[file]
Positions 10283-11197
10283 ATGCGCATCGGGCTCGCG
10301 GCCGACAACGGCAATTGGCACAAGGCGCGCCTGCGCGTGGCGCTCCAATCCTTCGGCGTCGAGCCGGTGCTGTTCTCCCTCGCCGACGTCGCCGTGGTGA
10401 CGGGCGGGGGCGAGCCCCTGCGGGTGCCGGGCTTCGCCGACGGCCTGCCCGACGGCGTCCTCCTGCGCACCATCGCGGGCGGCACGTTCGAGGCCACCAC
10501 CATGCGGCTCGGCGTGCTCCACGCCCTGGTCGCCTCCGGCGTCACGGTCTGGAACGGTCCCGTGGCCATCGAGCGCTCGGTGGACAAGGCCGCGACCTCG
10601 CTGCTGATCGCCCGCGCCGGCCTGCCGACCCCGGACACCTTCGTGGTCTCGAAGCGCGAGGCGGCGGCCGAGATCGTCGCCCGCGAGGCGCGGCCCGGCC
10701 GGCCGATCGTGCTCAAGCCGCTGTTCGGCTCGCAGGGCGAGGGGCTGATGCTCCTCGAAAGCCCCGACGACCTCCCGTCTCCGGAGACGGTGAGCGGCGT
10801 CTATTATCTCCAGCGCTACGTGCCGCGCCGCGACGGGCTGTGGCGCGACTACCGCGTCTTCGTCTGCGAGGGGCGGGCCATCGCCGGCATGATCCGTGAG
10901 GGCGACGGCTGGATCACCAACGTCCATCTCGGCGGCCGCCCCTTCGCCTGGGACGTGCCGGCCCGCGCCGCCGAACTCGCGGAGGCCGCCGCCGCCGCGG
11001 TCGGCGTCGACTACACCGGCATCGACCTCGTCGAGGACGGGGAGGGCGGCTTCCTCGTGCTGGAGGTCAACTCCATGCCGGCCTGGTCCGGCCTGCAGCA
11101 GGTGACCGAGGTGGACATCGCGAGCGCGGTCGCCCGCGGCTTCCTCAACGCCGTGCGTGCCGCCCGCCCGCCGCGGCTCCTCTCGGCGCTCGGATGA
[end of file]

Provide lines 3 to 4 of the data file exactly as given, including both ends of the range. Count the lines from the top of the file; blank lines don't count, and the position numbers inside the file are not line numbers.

10301 GCCGACAACGGCAATTGGCACAAGGCGCGCCTGCGCGTGGCGCTCCAATCCTTCGGCGTCGAGCCGGTGCTGTTCTCCCTCGCCGACGTCGCCGTGGTGA
10401 CGGGCGGGGGCGAGCCCCTGCGGGTGCCGGGCTTCGCCGACGGCCTGCCCGACGGCGTCCTCCTGCGCACCATCGCGGGCGGCACGTTCGAGGCCACCAC